I recently learned that two horses I used to know had died. Both were older animals well into their twenties. Trucker was a big Quarter Horse gelding and a retired showjumper. Sugar had once been a free-roaming, wild-born Mustang who proved her real worth as a safe kids’ horse. The two had spent their long lives serving their owners faithfully and were really quiet, gentle old souls. They didn’t pass away peacefully of old age, however—they died together in a freak accident, killed by the same bolt of lightning as they huddled side by side trying to escape the rain.
For some reason, this news really bothered me. Naturally, I have a soft spot for animals, particularly horses, and the knowledge that these two old “pals” of mine were gone was rather sad to hear. Then, too, were the circumstances of their death. They told me that the horses died instantly, but that is the sort of thing they always say to make you feel better. It’s quite possible that they suffered tremendously and lay out in the rain for hours, slowly succumbing to internal injury and shock. This also, however, is beside the point.
Really, what bothered me most was how absolutely unexpected it all was. There are lots of things that can kill a horse (these animals are notorious for finding absurd and creative ways of injuring themselves—whoever came up with the phrase “healthy as a horse” didn’t know what he was talking about). I always worry greatly during thunderstorms for this very reason. Still, you never expect tragedy to strike quite literally so close to home, and you never think that it’s something you won’t have any control over. Injuries can be treated. Sickness can be managed. At the very least, you get fair warning and time to say goodbye.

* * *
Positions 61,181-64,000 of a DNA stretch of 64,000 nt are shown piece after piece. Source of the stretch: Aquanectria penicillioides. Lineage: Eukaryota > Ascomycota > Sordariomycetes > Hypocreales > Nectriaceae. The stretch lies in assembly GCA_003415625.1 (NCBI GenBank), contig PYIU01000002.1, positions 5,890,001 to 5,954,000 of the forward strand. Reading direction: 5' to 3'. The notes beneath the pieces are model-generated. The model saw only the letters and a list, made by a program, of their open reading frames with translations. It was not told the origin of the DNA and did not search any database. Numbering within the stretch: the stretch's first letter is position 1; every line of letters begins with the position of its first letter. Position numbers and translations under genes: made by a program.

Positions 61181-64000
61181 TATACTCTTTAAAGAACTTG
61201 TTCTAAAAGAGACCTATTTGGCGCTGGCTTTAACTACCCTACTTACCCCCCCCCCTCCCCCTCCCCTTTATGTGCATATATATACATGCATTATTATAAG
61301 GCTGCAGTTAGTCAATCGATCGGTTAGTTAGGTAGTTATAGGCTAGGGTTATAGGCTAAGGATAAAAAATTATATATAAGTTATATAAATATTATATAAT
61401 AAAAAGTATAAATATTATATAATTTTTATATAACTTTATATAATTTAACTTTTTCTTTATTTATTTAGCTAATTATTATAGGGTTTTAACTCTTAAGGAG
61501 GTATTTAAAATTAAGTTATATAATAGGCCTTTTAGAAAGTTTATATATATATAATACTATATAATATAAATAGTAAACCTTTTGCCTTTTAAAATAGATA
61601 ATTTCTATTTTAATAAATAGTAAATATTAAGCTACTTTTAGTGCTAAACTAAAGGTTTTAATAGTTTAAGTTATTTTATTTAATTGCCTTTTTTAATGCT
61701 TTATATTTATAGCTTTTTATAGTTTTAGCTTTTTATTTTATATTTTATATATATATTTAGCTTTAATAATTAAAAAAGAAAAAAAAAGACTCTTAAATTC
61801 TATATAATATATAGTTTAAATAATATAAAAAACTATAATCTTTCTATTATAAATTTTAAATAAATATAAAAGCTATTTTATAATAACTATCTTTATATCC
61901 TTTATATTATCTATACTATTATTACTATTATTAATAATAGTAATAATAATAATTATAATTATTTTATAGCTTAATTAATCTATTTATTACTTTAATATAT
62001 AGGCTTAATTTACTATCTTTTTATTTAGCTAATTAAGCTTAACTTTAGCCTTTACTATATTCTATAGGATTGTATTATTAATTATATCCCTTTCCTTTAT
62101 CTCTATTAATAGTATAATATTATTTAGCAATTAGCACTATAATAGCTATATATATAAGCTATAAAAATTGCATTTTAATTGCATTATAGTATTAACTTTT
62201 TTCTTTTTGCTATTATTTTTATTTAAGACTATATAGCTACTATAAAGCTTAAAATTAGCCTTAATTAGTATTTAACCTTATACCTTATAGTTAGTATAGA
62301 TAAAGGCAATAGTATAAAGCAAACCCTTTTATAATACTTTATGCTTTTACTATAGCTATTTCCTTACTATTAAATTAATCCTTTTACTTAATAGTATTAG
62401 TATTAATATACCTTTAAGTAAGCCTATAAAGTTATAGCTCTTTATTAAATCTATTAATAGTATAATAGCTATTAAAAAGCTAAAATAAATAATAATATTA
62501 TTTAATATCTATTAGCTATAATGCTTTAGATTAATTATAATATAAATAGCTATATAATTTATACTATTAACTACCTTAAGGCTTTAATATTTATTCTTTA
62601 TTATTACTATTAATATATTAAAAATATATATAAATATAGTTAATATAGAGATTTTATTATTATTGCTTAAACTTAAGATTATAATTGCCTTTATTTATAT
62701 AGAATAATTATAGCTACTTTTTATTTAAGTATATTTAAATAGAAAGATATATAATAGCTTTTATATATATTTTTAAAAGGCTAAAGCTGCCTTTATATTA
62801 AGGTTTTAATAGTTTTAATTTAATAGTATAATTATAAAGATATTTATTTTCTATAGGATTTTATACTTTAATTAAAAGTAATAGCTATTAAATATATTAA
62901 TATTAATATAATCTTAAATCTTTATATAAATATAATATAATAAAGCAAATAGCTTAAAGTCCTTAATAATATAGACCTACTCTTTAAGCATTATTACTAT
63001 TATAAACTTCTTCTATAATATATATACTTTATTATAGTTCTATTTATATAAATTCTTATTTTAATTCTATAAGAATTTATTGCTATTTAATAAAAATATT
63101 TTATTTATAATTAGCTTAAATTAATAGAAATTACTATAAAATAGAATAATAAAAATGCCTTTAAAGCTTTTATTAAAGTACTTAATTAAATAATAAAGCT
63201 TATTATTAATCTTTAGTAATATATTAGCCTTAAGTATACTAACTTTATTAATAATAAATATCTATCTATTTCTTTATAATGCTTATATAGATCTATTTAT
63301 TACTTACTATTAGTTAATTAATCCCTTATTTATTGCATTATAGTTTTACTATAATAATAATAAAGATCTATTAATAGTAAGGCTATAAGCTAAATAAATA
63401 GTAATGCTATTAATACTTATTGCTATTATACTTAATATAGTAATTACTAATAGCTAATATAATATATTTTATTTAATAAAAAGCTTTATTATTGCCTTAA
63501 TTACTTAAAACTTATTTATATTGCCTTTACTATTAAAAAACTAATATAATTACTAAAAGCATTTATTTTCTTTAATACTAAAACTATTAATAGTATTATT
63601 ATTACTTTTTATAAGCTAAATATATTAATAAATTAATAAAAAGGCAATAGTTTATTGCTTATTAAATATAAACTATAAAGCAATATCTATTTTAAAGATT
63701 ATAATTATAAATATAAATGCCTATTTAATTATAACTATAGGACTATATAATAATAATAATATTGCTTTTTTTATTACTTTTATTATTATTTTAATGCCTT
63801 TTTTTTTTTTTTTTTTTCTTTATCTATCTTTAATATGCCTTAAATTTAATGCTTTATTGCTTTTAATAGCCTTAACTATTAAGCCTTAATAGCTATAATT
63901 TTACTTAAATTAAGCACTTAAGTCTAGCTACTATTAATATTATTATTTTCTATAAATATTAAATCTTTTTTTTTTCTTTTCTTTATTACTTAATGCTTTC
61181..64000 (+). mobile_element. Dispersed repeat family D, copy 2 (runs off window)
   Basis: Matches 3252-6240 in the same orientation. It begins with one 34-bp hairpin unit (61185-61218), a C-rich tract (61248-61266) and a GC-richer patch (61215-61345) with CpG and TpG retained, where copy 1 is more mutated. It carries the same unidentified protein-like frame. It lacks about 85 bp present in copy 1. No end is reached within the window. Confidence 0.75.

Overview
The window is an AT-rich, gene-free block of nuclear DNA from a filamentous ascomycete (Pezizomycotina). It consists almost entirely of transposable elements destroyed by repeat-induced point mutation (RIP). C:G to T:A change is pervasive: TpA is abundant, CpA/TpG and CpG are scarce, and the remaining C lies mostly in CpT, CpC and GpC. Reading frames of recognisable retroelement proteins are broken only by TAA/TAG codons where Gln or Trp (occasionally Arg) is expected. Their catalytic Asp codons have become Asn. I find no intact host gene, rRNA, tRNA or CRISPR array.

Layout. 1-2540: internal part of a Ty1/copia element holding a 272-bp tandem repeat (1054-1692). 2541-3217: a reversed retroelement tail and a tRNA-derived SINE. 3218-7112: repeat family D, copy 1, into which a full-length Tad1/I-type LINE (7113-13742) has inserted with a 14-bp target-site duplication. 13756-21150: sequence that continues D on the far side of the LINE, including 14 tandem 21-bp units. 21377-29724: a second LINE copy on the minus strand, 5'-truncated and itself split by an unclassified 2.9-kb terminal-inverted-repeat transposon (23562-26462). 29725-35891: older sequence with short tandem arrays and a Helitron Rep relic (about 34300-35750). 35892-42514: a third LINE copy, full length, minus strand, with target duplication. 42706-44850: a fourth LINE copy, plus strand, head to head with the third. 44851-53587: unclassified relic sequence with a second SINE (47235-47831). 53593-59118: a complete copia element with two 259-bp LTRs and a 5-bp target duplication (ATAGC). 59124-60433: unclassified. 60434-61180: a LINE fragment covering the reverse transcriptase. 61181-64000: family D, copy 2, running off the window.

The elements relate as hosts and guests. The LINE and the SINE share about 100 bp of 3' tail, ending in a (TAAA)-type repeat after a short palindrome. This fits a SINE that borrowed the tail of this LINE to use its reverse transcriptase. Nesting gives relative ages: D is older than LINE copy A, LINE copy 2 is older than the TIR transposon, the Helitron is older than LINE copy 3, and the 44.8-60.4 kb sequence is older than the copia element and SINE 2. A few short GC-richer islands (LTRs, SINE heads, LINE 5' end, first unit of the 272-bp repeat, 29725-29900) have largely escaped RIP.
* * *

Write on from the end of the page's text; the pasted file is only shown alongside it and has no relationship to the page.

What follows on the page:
But that’s how things tend to happen—suddenly and without notice. No matter how well you plan out the future, the unexpected and unthinkable can and will happen. How you deal with that knowledge is your choice, however. You can throw your hands up in despair, curse your luck, become depressed and stop even trying to beat such seemingly insurmountable odds. Alternatively, you can find liberation in this realization. You can say, “Hey, even if things don’t always go my way, even if I know that everything could be turned upside-down tomorrow, even if I die on the way to school today—I can still say I tried my hardest, I did my best, and the things that brought me down were out of my control.” That’s the way I try to live my life. Personally, I think it’s a comforting thought.